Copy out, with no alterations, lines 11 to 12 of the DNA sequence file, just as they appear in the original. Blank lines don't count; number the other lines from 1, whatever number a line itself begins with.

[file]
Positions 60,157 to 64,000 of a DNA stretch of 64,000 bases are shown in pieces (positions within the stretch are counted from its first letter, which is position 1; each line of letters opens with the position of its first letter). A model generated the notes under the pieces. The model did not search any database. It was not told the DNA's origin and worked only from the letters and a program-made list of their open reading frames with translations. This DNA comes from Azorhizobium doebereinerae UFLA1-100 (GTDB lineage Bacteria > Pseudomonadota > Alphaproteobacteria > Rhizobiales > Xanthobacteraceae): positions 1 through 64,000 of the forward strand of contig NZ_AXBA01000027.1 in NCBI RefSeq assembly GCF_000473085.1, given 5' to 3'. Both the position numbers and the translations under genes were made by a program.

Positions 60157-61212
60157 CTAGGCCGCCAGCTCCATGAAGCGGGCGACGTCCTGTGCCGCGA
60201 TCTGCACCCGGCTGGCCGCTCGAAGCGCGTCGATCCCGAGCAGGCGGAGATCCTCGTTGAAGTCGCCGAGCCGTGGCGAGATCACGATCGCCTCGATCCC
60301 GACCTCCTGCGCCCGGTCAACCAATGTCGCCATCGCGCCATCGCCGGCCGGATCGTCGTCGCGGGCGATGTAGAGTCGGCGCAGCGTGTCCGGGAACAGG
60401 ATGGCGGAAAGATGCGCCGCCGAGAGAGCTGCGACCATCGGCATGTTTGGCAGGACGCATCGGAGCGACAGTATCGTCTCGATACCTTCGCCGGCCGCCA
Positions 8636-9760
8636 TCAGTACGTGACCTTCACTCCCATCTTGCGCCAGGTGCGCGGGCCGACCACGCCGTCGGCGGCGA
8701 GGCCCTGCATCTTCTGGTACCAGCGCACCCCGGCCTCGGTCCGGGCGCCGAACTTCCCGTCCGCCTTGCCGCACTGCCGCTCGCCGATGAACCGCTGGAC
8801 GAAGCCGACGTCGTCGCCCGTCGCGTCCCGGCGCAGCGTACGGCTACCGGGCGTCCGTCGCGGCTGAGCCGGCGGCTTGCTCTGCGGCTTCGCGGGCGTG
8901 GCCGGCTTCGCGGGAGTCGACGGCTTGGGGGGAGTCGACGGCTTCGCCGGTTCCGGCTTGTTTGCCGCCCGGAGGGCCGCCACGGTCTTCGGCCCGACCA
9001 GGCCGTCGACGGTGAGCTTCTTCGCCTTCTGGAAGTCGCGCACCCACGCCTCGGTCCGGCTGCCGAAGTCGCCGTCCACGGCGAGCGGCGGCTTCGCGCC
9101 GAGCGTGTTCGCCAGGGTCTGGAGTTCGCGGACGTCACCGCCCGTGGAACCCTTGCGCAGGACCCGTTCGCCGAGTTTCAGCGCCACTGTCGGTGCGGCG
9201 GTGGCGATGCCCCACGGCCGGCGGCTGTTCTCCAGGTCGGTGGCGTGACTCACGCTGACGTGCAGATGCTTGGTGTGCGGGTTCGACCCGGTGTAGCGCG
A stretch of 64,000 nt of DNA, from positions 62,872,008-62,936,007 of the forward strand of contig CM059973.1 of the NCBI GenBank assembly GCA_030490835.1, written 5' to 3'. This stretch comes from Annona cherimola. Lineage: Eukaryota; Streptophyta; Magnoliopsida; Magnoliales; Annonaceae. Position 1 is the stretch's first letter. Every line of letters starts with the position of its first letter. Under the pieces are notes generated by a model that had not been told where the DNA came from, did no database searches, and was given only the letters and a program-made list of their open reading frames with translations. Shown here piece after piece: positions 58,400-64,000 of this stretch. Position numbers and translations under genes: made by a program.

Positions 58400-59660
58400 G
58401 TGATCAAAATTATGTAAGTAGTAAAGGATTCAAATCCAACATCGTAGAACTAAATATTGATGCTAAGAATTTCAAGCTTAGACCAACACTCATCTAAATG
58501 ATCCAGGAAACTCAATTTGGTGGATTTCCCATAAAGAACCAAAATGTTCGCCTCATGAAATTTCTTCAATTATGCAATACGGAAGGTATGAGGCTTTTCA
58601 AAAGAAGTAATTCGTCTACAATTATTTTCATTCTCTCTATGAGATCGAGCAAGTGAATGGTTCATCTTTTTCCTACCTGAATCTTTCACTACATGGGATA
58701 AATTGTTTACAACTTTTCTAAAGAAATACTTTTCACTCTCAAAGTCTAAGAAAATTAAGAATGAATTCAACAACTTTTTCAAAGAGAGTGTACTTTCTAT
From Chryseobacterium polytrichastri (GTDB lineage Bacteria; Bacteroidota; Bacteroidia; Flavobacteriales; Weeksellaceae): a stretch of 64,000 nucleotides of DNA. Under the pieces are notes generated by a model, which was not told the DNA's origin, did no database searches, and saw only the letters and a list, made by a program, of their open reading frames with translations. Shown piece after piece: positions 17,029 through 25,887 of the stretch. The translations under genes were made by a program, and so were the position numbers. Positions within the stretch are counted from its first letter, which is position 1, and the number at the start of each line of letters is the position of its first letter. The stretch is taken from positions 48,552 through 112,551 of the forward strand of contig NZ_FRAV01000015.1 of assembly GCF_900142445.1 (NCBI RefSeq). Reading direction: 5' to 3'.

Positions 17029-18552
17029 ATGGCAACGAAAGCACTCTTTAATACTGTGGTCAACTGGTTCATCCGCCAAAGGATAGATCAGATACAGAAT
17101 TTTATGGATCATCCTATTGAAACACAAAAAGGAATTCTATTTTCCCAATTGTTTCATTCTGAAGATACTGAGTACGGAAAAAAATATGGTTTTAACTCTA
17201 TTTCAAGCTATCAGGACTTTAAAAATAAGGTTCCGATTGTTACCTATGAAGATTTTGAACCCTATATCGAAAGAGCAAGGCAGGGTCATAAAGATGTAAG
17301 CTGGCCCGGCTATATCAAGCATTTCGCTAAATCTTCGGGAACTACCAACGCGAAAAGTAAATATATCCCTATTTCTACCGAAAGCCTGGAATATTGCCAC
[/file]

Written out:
8901 GCCGGCTTCGCGGGAGTCGACGGCTTGGGGGGAGTCGACGGCTTCGCCGGTTCCGGCTTGTTTGCCGCCCGGAGGGCCGCCACGGTCTTCGGCCCGACCA
9001 GGCCGTCGACGGTGAGCTTCTTCGCCTTCTGGAAGTCGCGCACCCACGCCTCGGTCCGGCTGCCGAAGTCGCCGTCCACGGCGAGCGGCGGCTTCGCGCC